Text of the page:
The International Monetary Fund cut its growth forecast for China this year to 7.75% from 8%, citing a weak world economy and exports, adding to concerns that the world's second-largest economy is losing momentum.
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The IMF move follows a series of lowered 2013 growth estimates for China by private economists after soft factory output and investment performance data for April and weak factory activity in May.
The IMF's forecast is above the government's target of 7.5%, but in line with recent revisions, including Bank of America-Merrill Lynch, which pared its forecast this month to 7.6% from 8%, and Standard Chartered, which cut its estimate to 7.7% from 8.3%.
ING last month reduced its prediction to 7.8% from 9%.
"The pace of (growth in) the economy should pick up moderately in the second-half of the year, as credit expansion gains traction in line with a projected mild pick-up in the global economy," David Lipton, the first managing director of the IMF, told a media briefing.
The IMF said China's priority should be on reining in social financing growth, which has expanded at double-digit rates in recent months, leading to concerns that the country's fast credit supply may fuel inflation in future.
"China's economy faces important challenges. In particular, the rapid growth in total social financing raises concern concerns about the quality of investment and its impact on repayment capacity," said Lipton.
"If growth were to slow sharply below this year's target, then on-budget fiscal stimulus should be used, focusing on measures that support household incomes and consumption, such as reductions in social contributions, subsidies to consumption, or targeted social safety net spending," Lipton said.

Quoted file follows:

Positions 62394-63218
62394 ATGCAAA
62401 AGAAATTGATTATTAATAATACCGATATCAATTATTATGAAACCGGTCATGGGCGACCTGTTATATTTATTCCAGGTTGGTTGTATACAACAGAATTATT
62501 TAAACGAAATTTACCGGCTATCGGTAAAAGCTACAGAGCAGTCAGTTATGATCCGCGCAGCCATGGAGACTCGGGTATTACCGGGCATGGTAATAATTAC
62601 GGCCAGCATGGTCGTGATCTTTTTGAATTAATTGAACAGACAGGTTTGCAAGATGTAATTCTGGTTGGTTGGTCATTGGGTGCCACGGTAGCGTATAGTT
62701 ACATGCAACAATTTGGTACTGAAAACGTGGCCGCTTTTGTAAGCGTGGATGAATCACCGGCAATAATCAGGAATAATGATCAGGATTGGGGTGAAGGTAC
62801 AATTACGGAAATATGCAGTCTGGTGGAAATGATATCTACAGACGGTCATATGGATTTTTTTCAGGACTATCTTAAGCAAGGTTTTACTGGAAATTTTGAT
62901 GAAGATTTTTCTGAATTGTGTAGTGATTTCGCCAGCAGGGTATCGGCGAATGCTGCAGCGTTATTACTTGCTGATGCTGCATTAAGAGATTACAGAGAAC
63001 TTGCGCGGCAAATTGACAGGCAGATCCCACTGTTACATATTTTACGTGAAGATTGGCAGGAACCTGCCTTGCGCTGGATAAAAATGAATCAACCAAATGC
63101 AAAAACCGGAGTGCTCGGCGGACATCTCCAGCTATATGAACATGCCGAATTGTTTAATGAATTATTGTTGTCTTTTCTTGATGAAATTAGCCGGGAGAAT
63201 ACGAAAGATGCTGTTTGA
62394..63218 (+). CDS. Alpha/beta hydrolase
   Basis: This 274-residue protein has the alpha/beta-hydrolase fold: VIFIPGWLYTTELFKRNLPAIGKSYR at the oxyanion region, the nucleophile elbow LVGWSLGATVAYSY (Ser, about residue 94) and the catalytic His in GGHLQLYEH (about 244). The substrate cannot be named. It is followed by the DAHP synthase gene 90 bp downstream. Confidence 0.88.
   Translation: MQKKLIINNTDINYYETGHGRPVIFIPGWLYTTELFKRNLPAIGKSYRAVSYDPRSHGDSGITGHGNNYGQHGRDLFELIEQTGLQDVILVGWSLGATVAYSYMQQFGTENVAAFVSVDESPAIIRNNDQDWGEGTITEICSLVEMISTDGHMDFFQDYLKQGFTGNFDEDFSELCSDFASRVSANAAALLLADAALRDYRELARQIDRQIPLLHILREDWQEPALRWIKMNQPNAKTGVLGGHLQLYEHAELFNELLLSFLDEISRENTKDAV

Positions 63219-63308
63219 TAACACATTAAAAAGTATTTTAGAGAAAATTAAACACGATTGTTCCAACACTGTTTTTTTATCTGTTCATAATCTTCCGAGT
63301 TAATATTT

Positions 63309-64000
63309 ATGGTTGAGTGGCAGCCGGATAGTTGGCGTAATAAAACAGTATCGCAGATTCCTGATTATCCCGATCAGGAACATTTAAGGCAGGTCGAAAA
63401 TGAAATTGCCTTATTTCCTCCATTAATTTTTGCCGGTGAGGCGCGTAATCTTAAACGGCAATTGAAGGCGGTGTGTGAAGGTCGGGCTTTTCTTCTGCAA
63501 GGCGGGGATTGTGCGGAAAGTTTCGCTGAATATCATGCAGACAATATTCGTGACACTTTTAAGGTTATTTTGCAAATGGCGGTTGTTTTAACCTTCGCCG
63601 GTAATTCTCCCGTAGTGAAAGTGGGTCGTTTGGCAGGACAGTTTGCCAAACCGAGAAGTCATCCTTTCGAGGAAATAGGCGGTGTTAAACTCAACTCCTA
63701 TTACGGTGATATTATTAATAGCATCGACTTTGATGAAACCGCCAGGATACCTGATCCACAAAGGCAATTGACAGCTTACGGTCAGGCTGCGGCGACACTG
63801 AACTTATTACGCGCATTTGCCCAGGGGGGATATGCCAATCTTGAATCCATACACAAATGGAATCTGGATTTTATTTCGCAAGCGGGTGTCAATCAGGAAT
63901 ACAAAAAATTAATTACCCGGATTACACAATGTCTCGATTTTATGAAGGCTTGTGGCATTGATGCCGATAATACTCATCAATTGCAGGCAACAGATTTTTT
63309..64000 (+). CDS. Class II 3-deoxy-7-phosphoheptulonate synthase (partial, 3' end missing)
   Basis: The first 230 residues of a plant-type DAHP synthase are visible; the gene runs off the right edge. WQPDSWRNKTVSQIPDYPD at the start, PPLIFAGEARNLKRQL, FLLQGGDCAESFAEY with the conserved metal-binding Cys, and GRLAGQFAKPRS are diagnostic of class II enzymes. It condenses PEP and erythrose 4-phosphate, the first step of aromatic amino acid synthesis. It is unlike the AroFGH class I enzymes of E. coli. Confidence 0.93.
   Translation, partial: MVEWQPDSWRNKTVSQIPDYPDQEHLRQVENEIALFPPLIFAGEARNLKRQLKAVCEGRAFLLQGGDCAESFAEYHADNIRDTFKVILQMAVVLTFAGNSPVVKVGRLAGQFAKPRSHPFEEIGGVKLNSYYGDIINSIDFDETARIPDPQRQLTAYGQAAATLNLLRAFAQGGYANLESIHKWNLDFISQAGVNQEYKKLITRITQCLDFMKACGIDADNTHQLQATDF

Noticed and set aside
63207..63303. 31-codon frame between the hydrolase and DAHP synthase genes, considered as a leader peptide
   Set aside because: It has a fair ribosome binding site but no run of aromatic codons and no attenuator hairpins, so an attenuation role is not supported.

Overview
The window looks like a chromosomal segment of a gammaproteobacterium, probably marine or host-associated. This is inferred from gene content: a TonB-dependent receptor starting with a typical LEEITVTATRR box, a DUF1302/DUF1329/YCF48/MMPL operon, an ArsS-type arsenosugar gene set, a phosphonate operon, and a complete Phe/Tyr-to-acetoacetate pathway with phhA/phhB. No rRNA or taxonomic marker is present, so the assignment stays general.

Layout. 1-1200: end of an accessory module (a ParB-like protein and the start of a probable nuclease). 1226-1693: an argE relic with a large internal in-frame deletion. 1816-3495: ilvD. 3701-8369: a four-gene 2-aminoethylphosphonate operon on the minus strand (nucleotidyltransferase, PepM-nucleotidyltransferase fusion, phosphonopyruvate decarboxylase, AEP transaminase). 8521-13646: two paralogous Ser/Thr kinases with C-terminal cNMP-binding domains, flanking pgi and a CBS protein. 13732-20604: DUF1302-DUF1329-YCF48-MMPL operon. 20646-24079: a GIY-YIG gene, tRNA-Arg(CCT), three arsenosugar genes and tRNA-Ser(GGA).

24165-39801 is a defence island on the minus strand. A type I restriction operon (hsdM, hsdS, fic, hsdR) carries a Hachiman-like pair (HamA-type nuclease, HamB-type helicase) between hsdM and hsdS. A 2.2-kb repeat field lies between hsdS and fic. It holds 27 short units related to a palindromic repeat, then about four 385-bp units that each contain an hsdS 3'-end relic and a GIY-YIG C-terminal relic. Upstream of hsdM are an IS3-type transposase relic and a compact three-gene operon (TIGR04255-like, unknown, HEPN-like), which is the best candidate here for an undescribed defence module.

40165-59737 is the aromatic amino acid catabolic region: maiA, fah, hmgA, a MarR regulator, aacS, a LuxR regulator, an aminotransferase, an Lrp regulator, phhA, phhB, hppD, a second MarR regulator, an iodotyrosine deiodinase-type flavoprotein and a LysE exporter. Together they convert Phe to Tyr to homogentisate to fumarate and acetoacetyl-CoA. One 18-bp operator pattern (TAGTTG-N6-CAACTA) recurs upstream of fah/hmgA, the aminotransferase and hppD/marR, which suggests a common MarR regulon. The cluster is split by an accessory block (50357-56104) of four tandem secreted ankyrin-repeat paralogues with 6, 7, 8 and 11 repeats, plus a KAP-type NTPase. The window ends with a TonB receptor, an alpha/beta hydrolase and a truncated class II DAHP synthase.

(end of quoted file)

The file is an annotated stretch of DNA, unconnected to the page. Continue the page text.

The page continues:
Unlike previous years when any wobble in the Chinese growth engine was countered with heavy government intervention to stabilize activity, the market consensus this time is no big-bang stimulus as policymakers have more tolerance of a slow economic growth speed to improve economic quality.
China's Premier Li Keqiang said separately on Wednesday that that the country's economic recovery still faces uncertainties, but the key to maintaining stable growth is building up the service industry.
"China has great potential to develop its service industry, because we have 1.3 billion people and the demand for services is huge," Li said in a speech at the opening of a trade fair in Beijing.
The service industry made up only 44.6% of 2012 GDP and created only 36% of the total jobs in the country, both of which are lower than many countries.
"Therefore, it is a significant task for China to speed up the development of service industry," Li said.
The IMF said inflation in China would likely pick-up to 3% by the end of 2013 while the current account surplus is expected to equivalent to 2.5% of gross domestic product(GDP) this year, compared with a 2.6% of surplus-to-GDP ratio in 2012.
The IMF also said renminbi is "moderately undervalued" relative to a basket of currencies.